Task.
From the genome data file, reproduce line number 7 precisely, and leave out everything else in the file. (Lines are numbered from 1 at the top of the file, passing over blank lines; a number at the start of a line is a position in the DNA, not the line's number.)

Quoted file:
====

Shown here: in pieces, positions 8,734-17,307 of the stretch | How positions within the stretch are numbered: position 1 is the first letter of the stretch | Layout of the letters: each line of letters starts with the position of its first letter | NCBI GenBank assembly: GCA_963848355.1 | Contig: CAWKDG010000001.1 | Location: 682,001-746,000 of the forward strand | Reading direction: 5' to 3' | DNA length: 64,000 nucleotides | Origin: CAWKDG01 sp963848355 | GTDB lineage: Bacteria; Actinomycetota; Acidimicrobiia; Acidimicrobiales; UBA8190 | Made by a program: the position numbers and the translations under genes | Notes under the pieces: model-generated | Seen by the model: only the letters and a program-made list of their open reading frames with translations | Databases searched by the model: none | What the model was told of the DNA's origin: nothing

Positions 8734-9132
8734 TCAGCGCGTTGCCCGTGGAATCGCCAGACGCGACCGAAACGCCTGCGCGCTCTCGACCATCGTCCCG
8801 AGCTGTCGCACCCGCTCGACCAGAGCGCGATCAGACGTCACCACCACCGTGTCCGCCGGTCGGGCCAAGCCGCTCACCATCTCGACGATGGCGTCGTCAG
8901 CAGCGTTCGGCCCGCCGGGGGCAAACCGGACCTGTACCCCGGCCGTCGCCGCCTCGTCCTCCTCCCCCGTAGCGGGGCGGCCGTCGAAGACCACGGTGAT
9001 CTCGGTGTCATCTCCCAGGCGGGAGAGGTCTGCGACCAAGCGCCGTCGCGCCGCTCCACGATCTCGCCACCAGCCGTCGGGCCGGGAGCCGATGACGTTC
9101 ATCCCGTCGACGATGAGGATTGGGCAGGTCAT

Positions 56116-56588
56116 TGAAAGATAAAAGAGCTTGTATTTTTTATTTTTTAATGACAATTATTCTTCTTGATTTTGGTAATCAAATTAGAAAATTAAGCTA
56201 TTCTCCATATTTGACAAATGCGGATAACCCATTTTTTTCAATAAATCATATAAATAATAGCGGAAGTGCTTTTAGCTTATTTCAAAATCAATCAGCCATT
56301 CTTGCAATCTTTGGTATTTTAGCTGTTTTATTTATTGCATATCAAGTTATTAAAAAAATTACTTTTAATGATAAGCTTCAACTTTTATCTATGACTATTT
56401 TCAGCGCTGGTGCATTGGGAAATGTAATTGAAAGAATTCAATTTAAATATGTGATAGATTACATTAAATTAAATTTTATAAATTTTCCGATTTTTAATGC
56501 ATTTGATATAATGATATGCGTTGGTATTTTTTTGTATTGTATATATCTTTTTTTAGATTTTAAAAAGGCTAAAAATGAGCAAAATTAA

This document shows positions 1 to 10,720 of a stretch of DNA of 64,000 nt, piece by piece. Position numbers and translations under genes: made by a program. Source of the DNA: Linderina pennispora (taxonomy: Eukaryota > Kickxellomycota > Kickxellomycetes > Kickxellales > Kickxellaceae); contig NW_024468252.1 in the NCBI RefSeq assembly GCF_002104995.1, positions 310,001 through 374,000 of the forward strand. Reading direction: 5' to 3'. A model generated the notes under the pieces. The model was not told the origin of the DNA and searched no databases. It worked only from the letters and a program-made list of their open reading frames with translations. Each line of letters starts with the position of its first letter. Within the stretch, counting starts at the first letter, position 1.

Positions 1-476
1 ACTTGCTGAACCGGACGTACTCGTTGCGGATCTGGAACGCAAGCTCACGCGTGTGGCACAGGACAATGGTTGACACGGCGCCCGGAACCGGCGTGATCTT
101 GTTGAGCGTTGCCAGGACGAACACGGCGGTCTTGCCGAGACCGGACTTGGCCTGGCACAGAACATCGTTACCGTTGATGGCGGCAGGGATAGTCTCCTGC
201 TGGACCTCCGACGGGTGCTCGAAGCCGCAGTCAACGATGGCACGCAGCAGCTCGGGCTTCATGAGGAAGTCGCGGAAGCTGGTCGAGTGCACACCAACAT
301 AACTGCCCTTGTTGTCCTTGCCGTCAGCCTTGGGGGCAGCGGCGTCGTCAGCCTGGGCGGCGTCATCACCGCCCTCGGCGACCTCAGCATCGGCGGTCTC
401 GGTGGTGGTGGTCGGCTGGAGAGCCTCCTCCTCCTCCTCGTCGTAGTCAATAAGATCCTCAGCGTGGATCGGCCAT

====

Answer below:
9101 ATCCCGTCGACGATGAGGATTGGGCAGGTCAT